On fur suld be all Scottis weire, // weire = Wehr, defense
By hyll and mosse themself to reare. // reare: roar? an earlier edition has weire “defend”
Lat woods for wallis be bow and speire,
That innymeis do them na deire.
In strait placis gar keep all store,
And byrnen ye planeland thaim before.
Thane sall thai pass away in haist
Wenn that thai find na thing but waist.
With wykes and waykings of the nyght // wyke: wake
And mekill noyis maid on hytht, // mekill: big, large
Thaime sall ye turnen with gret affrai, // affray: fright, alarm
As thai ware chassit with swerd away.
This is the counsall and intent
Of gud King Robert’s testiment.

– After Sir Charles Oman, A History of the Art of War: The Middle Ages from the Fourth to the Fourteenth Century. New and Cheaper Issue (Meuthen & Co.: London, 1905) p. 579

Now roll that around in your mouth a bit and savour it. Enjoy the language and the rhythm and the joy with which it describes something horrible in ways that poor crofters and shepherds can understand. Think about how rare it is to have something like this from the side which was wise to avoid battle. And then if you really must, go on where I ask my annoying academic question, namely where does this poem come from?
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The Number Problem in the Persian Wars 480-479 BCE


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A four-part bronze horse bit, aggressively cleaned and patinad, in a museum display case

A bronze horse bit from the archaic in Rimini. Similar forms were still used by Achaemenid cavalry. Quoth the label: Rimini, Friano. Corredi funerari con elementi di carro e morsa di cavallo in bronzo. Prima età del ferro, VIII-VII secolo a.C.

Quite a few people interested in ancient warfare know an article by one F. Maurice on the water and roads at the Hellespont. After reading Herodotus’ story that Xerxes marched through the area with 1,700,000 infantry, 80,000 cavalry, and 20,000 charioteers and camel-riders and hiking around the countryside in summer, he argues that an army of 150,000 soldiers, 60,000 noncombatants, and 75,000 animals is the absolute maximum that could have been fed and watered in the area (paragraphs 10, 21, 33). I think this was the Major-General Sir Frederick Barton Maurice who was forced out of the British Army for political reasons in 1918, became a journalist and an advocate for veterans, and died on 1 May 1951. People cite it because he was an experienced staff officer who had walked the ground and talked to classicists like J.A.R. Munro. Its full of details such as that the British Expeditionary Force of 72,000 men, with railroads for supply but just horses for transport, needed 20 square miles for its camp in 1914 (the cavalry were stationed elsewhere and the motor vehicles had not yet arrived). But its certainly not the last say, and while he was talking to British classicists, a retired Bavarian general was preparing a study of the same problem and addressing their arguments.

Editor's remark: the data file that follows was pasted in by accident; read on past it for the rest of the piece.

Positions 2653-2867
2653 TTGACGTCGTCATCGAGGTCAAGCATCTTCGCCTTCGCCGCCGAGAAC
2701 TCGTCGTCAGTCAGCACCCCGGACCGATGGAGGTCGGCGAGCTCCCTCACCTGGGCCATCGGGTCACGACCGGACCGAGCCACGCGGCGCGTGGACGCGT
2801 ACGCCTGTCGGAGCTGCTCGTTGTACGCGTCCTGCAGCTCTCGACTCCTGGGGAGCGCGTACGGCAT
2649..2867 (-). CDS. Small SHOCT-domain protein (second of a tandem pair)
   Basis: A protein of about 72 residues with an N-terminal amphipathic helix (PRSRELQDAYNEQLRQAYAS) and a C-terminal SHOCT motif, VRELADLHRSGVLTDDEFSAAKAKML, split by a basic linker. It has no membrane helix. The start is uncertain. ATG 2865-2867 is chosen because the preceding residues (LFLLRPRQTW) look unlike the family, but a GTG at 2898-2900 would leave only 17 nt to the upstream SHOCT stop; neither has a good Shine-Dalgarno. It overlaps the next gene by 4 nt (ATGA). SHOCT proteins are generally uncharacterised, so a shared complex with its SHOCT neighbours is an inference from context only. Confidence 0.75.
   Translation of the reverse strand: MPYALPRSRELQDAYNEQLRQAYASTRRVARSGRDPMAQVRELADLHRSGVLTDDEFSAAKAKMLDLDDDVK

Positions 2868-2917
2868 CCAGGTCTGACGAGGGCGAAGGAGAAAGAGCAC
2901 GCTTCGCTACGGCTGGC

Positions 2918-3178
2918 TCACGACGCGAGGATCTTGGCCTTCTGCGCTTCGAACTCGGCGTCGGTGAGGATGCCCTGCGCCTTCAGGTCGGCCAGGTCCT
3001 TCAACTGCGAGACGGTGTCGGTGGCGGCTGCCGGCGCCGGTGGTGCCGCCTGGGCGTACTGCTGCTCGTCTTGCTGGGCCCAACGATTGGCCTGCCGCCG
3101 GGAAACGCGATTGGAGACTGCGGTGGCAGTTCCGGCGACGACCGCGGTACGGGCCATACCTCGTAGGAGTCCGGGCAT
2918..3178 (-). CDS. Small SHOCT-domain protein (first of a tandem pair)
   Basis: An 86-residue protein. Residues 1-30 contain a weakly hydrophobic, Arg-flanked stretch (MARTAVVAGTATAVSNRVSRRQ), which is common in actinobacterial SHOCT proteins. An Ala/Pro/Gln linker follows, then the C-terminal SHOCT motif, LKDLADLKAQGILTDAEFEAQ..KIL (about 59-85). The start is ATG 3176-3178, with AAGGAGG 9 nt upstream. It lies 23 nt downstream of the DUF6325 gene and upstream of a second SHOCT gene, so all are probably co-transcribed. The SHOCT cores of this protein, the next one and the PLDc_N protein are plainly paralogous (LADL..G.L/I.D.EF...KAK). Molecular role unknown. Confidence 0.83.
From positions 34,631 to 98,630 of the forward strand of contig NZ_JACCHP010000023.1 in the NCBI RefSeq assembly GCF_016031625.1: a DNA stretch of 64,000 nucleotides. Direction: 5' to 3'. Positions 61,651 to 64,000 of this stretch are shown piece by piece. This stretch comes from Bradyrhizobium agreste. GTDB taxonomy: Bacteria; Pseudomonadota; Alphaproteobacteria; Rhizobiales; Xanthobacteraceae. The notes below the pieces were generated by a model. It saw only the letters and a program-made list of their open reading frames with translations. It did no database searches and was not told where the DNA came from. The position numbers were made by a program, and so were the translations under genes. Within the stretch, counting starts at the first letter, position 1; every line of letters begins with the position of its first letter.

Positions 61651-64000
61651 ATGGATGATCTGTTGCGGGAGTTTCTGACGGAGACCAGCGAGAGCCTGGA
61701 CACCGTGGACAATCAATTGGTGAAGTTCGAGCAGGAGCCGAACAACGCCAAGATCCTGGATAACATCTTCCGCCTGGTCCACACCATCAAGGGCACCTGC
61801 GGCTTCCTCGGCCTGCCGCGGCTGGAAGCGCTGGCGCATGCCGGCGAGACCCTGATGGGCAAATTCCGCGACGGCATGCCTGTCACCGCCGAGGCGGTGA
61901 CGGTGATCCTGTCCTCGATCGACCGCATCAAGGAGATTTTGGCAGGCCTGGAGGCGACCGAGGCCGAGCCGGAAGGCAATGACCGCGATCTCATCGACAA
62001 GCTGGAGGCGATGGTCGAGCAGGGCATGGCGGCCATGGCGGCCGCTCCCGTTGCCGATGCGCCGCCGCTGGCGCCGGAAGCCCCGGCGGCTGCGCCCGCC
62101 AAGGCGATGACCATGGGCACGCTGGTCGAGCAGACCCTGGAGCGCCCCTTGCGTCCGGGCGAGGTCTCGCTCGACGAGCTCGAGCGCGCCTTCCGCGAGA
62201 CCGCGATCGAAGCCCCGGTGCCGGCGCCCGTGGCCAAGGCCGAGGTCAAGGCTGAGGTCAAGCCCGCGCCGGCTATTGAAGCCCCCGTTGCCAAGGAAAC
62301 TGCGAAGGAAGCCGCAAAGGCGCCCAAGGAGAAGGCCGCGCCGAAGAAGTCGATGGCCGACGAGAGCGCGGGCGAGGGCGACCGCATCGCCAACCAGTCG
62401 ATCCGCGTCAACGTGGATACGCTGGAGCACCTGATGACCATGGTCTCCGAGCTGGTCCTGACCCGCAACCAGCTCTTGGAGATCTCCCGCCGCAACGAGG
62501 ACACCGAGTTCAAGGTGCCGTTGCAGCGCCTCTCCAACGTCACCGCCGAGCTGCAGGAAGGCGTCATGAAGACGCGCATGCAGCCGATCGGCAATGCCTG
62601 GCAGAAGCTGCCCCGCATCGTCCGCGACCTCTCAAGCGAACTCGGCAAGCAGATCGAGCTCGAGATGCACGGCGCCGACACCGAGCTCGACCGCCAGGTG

One Robert von Fischer (d. 1937) commanded the 1st Royal Bavarian Landwehr Division in France from September 1914 to December 1915 and received the honorary title of Bavarian General of Infantry in 1917. He had similar military credentials as Maurice: he commanded a division on the Western Front for 16 months, Maurice served in the Tirah Expedition in Afghanistan, the Boer War, and briefly on the Western Front. And after examining the whole route and the problems involved, he felt that the Persian army was probably no more than 40,000 soldiers strong.
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Climbing Down Slowly


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A playground with cycle trail, skateboard jumps, beach volleyball court and climbing gym.  The background is foggy mountains and a bright sky with clouds.

A playground on the edge of the new SportzentRUM on the left bank of the Inn

Early in my time in Innsbruck, they held a rock climbing world championship in the square outside the Markthalle. A few years later a new rock climbing centre opened near the railway arcade, and all the playgrounds sprouted climbing walls like potatoes kept too long in a heated room. At the beginning of May, there was a rock climbing European championship in Innsbruck. When you listen to interviews with officials, you can see that this all fits into a simple policy.

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Dis Manibus: Matthew Trundle (12 July 2019)


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Garrett G. Fagan died of pancreatic cancer in March 2017. His collaborator Matthew Trundle has also died of cancer. From the Canadian Classical Bulletin:

Matthew Trundle (12 October 1965–12 July 2019) obtained his PhD from the Department of History, McMaster University in 1996. He then taught at Glendon College in Toronto before being appointed as a Lecturer in Classics at Victoria University of Wellington, NZ, in 1999. He rose to the rank of Associate Professor in 2011. The following year, he was appointed to a chair in Classics and Ancient History at the University of Auckland. Matthew died from leukaemia in Wellington, NZ.

Trundle wrote a book on Greek mercenaries, and with Fagan he edited “New Perspectives on Ancient Warfare” which contains several useful articles including Peter Krentz on the weight of hoplite kit.

Edit: And don’t forget Trundle’s article on “The Spartan Revolution” which argued that the Spartans decided every Spartiate should be a hoplite in the sixth century BCE, well after the conquest of Messenia and enslavement of the helots. It was part of the shift in perspective on Greek warfare from trying to find an unchanging, pan-Hellenic “hoplite warfare” to seeing early Greece as a place where society and military practices continually changed.